Nettle’s newest album, El Resplandor: The Shining in Dubai, released last month by Sub Rosa, comes with an awesome premise: it is a speculative soundtrack for an unmade remake of Stanley Kubrick’s film, The Shining, set in a mothballed luxury hotel in Dubai. It is sonic architecture fiction.
Less a horror film, however, than its predecessor, Nettle’s version seems instead to offer a melancholy audio glimpse of a world in decline: the album’s family lost in circumstances far too large—and too alienating, too foreign—to comprehend fully, unraveling alone in the hotel’s empty rooms and hallways.
El Resplandor‘s liner notes feature these photographs by Lamya Gargash, depicting extravagantly furnished rooms in afternoon darkness, empty kitchens, halls, and ruined stairways in the UAE.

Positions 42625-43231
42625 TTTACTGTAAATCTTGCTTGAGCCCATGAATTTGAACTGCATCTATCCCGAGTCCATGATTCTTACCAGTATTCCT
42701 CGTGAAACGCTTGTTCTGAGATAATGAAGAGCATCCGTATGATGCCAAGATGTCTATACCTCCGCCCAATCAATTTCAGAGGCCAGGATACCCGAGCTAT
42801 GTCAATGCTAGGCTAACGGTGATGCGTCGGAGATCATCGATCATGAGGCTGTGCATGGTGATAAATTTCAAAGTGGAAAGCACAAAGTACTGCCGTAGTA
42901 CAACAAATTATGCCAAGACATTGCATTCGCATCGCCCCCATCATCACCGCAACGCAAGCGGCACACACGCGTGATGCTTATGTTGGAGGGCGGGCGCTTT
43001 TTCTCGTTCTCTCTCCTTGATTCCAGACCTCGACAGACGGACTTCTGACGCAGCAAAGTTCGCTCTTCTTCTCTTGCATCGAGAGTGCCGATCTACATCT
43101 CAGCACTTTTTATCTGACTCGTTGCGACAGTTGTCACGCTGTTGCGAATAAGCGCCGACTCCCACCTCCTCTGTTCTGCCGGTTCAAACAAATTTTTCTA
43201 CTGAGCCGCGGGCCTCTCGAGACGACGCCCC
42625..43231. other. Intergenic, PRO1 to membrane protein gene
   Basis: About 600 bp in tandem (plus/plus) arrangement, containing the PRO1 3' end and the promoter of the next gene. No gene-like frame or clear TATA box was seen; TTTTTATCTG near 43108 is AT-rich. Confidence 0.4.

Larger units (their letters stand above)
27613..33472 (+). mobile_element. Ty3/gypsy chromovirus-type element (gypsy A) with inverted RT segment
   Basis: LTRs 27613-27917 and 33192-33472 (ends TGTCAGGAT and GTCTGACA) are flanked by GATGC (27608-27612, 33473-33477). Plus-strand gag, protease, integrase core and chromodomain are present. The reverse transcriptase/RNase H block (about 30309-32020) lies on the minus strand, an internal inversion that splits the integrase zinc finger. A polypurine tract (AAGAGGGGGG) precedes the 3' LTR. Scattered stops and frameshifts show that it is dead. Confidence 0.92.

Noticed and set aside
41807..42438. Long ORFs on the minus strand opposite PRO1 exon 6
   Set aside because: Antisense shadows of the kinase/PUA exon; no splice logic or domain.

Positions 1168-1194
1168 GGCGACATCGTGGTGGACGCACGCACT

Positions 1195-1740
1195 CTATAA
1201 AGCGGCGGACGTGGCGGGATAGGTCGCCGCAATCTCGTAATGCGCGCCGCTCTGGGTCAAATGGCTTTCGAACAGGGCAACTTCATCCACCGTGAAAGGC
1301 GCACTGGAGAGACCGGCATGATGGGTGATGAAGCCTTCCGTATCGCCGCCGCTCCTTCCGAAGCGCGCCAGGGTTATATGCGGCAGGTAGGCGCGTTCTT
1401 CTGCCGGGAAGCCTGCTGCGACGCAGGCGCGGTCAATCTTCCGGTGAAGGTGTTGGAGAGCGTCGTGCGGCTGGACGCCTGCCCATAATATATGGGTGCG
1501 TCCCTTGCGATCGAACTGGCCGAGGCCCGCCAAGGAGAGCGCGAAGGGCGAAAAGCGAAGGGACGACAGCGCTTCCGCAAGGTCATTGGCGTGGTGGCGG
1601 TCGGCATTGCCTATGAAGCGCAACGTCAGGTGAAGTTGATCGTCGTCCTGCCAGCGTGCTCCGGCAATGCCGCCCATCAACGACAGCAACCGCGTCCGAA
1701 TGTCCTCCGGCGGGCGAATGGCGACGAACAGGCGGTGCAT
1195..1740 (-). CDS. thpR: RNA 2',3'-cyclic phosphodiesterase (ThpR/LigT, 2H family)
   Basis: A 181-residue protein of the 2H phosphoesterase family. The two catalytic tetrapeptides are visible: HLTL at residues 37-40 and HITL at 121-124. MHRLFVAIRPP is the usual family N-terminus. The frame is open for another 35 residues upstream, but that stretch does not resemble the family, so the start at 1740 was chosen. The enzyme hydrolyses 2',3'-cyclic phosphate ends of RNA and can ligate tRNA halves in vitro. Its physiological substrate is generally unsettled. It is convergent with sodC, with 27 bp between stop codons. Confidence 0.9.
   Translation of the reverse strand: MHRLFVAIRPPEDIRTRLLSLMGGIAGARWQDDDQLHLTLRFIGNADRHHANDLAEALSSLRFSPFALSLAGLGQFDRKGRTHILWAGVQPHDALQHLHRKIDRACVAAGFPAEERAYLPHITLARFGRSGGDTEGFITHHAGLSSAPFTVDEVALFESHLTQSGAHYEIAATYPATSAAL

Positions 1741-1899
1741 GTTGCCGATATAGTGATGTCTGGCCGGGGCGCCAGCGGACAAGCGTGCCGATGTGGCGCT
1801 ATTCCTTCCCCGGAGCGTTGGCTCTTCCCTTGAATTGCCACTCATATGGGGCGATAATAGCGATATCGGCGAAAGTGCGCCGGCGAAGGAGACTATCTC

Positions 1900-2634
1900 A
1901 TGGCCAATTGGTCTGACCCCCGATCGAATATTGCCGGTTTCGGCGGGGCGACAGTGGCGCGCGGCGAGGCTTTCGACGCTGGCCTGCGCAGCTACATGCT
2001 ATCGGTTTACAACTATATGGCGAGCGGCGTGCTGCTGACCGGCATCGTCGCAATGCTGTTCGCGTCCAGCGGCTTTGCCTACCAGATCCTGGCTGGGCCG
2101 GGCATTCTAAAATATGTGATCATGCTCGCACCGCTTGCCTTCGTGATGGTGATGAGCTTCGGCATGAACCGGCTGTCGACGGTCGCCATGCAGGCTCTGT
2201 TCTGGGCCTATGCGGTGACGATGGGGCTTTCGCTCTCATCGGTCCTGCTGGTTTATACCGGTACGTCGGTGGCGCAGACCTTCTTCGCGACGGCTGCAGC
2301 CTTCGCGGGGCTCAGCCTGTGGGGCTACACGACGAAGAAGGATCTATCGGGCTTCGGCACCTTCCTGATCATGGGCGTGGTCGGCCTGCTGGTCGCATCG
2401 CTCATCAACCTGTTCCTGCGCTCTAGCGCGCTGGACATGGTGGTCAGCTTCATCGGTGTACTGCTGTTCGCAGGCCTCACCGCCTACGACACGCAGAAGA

As the artist herself explains, many of the houses seen here “are recently vacant, whereas others have been deserted for a long time. There were some houses that still had people living in them when I started my project; the families residing there were preparing to move to newer homes.” Many more images from the series can be found here.
Stop by if you’re in the area, not only to learn more about the concept behind the album—after all, there’s something highly compelling about the idea of a speculative soundtrack for an unmade remake (perhaps this could be the first soundtrack optioned by Hollywood for a film it later serves to score)—but also about the technical set-up used by the band during studio production and live sets. Nettle’s more sonically aggressive earlier work, Build a Fort, Set that On Fire, is also worth a listen in the meantime.